Can a place be holy?

                                            By Israel Drazin

                                        

Obviously, most people will answer “yes”; but is this a proper answer? If a church or synagogue or mosque is holy, when does the holiness enter the building: when the last stone is placed? Does earth change in one instance from dirt to holy ground? Can a man or woman be holy? If yes, when does the person become holy: at birth, after teen-age years, following years of study? What is the definition of “holy,” kodesh in Hebrew?

Jacob ran from his home in Be’er Sheva, in Genesis 28, fleeing his brother Esau’s anger over his taking their father Isaac’s blessing, and rushes for safety to his uncle Laban’s home north of Canaan, in Haran. On the way, he happens upon an unidentified place and decides to sleep there. He has a dream of angels ascending and descending a ladder whose base is on the earth, but it reaches as high as the heaven. While apparently frightened when he lay down to sleep, he awoke feeling confident. He said, “Surely the Lord is in this place” (28:16). What turned the site into holy terrain, containing God?

The Babylonian Talmud (Chullin 91b) states that the place where Jacob happened to stop, sleep, and dream was the same ground where Abraham obeyed God and nearly sacrificed his son Isaac in Genesis 22. The Talmud identifies the soil as Mount Moriah where the two temples would be built in Canaan, the first by King Solomon, the second by Jews from Babylon who returned to Judea, as the land was called at the time, after years of exile following the destruction of the first temple. Many classical Jewish commentators such as Saadia Gaon, Ibn Ezra, Radak, Rashbam, and Ibn Kaspi recognize that there is no basis for this identification of the area.

It is understandable why the talmudic sages wanted to emphasize the religious significance of Jacob’s dream that night by homiletically linking the location in which it occurred with the site of extraordinary biblical events, the story of Abraham and Isaac and the building of temples. This is a good sermon, which can provoke many ideas. But the rabbis go further than just establishing a homelitical link. They seem to say that the gravel upon which Jacob slept and dreamed was holy. Do all Jews believe that earth can become holy? When Jacob said that he sensed God in the area, was he saying that the soil turned holy?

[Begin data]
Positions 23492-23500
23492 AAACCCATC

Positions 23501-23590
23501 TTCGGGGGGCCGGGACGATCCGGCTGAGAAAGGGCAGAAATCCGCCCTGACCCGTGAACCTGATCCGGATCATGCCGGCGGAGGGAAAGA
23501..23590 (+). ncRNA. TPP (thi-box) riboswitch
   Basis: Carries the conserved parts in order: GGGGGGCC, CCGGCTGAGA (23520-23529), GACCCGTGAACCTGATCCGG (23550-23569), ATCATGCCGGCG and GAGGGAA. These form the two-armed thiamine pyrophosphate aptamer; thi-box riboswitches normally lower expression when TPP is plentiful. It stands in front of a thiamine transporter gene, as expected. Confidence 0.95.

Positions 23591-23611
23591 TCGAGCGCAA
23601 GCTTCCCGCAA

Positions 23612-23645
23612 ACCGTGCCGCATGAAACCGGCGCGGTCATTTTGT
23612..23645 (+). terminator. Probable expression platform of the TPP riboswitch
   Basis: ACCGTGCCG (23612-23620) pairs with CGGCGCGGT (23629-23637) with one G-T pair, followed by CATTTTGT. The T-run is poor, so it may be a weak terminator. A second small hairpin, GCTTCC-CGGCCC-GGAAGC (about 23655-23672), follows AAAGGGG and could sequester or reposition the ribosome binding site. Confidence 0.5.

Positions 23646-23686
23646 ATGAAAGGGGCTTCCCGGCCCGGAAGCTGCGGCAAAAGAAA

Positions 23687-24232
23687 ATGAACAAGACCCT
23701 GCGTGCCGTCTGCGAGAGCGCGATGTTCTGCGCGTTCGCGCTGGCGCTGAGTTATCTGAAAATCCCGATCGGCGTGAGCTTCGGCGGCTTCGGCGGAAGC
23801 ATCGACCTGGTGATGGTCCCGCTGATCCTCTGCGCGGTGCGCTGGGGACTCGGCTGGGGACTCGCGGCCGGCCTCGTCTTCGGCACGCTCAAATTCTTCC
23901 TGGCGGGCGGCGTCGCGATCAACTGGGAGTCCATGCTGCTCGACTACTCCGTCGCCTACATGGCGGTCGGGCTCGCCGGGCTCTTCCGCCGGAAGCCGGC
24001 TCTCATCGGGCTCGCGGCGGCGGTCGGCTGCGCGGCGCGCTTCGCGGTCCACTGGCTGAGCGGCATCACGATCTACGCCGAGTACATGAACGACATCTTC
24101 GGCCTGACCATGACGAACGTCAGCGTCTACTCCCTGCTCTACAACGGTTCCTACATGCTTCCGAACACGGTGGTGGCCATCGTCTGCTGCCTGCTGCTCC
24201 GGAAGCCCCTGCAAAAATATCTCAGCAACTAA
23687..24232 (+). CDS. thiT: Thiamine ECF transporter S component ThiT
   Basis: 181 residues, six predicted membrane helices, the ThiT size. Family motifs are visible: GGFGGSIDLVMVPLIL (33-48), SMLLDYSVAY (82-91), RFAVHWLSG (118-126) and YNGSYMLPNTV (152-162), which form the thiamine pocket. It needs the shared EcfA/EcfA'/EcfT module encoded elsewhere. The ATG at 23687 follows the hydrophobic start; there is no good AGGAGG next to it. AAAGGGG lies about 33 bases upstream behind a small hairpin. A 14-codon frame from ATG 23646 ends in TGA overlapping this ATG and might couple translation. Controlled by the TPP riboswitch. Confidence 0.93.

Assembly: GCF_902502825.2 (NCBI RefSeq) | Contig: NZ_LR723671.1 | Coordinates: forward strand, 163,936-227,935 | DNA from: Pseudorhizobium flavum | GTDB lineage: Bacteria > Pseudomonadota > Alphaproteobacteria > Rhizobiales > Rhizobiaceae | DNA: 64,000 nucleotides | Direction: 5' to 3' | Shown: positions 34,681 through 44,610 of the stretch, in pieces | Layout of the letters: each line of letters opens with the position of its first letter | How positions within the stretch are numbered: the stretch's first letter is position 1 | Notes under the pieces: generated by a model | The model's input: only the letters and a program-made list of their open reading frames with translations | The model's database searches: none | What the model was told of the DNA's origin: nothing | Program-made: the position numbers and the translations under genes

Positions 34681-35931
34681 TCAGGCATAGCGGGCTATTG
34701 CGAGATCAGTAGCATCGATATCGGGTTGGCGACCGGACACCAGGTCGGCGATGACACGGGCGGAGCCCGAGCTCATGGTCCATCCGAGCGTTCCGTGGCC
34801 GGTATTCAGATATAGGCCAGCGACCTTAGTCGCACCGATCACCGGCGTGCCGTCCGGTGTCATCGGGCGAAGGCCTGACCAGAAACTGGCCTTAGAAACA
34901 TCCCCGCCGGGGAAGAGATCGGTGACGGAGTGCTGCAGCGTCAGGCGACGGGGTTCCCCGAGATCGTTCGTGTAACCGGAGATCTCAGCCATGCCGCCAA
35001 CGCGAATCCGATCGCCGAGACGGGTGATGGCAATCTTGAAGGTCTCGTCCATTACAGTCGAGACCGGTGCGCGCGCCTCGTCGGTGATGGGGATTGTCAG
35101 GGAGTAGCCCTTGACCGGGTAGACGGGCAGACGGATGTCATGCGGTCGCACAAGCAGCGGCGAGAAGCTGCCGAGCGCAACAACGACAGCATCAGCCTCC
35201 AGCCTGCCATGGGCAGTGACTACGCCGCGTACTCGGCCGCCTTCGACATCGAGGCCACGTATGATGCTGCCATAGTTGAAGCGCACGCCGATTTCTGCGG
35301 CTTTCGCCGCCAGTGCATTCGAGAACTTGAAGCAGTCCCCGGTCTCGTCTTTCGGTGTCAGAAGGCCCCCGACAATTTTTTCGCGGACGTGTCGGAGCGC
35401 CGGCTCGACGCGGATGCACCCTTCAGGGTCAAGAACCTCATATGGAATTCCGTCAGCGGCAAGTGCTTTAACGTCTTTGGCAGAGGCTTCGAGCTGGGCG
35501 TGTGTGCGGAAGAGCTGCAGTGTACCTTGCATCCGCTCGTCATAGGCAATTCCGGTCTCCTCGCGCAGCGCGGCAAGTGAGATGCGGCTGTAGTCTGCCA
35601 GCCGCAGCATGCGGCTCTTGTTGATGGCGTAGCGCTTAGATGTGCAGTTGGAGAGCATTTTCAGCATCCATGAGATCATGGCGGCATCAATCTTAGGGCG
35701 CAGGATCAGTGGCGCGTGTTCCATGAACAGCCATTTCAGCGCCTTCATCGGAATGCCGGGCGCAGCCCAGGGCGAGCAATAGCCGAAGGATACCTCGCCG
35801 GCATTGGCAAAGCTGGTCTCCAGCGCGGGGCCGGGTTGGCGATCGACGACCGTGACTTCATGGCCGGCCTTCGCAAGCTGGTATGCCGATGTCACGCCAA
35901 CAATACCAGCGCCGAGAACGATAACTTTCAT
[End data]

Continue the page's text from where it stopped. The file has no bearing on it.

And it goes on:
Scholars inform us that the Hebrew term kodesh, usually translated “holy,” actually means “separate.” When some people say that their nation, group, or a person is “holy,” they mean that their nation, group, or person has a separate role; while others may act or think in a certain way, the holy group or person must do or is doing something else, such as living a lawful and moral life and thereby showing others proper behavior.

Maimonides put it this way: Places, objects, and people are not holy per se. Nothing enters objects or persons; there is no physical change. Holiness is the result of actions. It exists when people use things to improve themselves and society. The Sabbath is not holy per se, but only holy if the individual observes the Sabbath in a proper way. The site of Isaac’s near sacrifice, of Jacob’s dream, the temples, is not holy. Abraham created a holy situation by obeying God’s instruction. Jacob came to realize through his dream that he need not fear the future, he felt that God would be with him; this realization was a holy moment: it determined how he would act. The temples, as the prophets would later proclaim, is only holy when the people learn from it how to act properly, feeding the needy, not harming others. Holiness is the adding of religious significance through proper behavior. Thus, too, Mount Sinai is only holy if people observe the laws revealed there, and is only holy to the extent of their behavior. Cemeteries where pious people are buried are sacred grounds only when people follow the ways of the pious; it does not help to simply pray there.

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